On January 30, 2001, Anthony Cochenour called the FBI with a tip. Cochenour’s company, an Internet service provider, sold e-mail services to Frontline, an online payment processor. Cochenour told FBI Agent James Kennedy that a Frontline employee was accessing child pornography from his work computer. Kennedy contacted Frontline. As it turned out, the company’s IT department was already monitoring the culprit, Brian Ziegler.
After talking with Kennedy, IT employees decided to go beyond monitoring Ziegler’s computer activity remotely through the network. They obtained from HR a key to Ziegler’s office, which he kept locked when he was not there. Staff then entered the office when he was away and made two copies of Ziegler’s hard drive. The company, on advice of counsel, then turned Ziegler’s computer over to the FBI. Forensic examiners found numerous images of child pornography.
In May 2003, Ziegler was indicted on three counts of receiving obscene material. He pled not guilty. He also filed a lawsuit seeking to suppress the evidence against him, claiming that it was obtained illegally.
According to Ziegler’s suit, the government acted through Frontline to obtain the computer files and violated his Fourth Amendment right to privacy in the process. The U.S. District Court for the District of Montana held that Ziegler had no expectation of privacy in the files he accessed on the Internet, so those rights could not be violated by the government or his employer.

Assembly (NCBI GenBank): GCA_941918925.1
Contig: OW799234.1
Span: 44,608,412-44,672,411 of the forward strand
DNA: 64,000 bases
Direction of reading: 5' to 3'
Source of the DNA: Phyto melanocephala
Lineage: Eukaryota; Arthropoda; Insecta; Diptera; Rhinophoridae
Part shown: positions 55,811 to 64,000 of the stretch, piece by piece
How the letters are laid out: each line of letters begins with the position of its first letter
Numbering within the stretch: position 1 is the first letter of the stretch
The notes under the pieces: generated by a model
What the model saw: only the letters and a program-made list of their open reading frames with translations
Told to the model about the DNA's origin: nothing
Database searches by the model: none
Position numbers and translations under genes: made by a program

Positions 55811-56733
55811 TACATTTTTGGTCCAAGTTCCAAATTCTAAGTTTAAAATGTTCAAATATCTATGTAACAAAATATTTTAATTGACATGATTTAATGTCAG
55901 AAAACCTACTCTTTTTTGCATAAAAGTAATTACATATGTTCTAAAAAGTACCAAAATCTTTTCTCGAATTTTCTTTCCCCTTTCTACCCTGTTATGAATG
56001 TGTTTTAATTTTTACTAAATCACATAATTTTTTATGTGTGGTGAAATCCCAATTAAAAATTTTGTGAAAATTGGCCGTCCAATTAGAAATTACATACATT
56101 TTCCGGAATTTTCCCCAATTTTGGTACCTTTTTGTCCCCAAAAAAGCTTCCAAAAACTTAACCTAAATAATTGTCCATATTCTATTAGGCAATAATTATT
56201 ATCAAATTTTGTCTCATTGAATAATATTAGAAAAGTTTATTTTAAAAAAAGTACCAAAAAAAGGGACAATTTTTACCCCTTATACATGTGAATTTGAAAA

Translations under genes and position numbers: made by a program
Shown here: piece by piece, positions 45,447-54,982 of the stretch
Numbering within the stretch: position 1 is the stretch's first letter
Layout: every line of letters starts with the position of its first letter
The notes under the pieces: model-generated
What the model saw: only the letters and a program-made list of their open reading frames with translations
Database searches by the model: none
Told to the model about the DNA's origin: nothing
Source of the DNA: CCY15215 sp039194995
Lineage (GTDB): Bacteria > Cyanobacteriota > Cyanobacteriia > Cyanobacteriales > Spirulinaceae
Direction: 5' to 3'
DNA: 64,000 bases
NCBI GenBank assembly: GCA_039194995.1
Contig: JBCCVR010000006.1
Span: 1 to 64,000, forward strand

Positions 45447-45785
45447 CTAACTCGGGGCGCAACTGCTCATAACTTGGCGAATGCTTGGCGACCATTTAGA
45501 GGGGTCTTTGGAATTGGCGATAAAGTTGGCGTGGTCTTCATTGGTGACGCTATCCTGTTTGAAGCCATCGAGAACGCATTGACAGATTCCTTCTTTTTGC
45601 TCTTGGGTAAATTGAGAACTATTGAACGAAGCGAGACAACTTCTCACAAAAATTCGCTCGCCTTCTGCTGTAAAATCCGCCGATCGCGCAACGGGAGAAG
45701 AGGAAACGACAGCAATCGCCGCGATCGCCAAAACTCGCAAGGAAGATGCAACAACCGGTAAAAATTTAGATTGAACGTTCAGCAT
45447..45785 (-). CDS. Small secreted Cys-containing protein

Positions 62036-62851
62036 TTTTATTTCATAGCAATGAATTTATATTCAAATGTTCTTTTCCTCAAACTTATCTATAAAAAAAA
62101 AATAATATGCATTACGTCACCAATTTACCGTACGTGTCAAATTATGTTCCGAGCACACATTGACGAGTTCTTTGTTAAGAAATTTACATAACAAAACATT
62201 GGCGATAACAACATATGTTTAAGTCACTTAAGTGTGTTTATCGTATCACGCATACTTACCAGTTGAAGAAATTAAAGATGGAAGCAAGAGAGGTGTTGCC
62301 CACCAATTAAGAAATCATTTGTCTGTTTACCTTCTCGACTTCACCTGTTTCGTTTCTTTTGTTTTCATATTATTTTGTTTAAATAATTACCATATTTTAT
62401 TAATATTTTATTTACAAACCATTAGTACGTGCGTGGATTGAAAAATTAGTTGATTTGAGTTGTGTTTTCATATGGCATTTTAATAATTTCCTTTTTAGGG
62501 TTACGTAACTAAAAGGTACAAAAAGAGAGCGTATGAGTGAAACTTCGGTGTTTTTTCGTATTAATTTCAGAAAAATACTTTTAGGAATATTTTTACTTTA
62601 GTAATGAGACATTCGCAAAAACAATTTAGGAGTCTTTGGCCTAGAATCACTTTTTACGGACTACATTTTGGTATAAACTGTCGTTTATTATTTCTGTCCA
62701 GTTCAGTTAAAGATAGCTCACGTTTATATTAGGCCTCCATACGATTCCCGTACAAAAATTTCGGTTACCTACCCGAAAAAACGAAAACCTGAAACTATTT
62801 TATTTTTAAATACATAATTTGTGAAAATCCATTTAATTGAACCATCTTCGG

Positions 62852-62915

Ziegler appealed the decision. He argued that his computer files were the same as files in a desk drawer or a file cabinet. As proof, Ziegler noted that Frontline employees had to go through a locked door and access a password-protected account to get to the incriminating files.
The U.S. Court of Appeals for the Ninth Circuit ruled that Ziegler’s expectations of privacy were not reasonable. The court noted that Frontline had an employee monitoring program and that employees were informed about it through training and a manual. Employees were specifically told that the computers were owned by the company and were not to be used for personal activities. In the written opinion of the case, the court noted that “employee monitoring is largely an assumed practice, and thus we think a disseminated computer-use policy is entirely sufficient to defeat any [privacy] expectation that an employee might harbor.” (U.S. v. Ziegler, U.S. Court of Appeals for the Ninth Circuit, 2006)
Many organizations have resorted to monitoring their employees’ use of e-mail and Internet systems to prevent abuses and to protect themselves and their employees. However, as the Ziegler case illustrates, employers must be mindful of employee privacy rights as they implement monitoring programs if they are to steer clear of liability.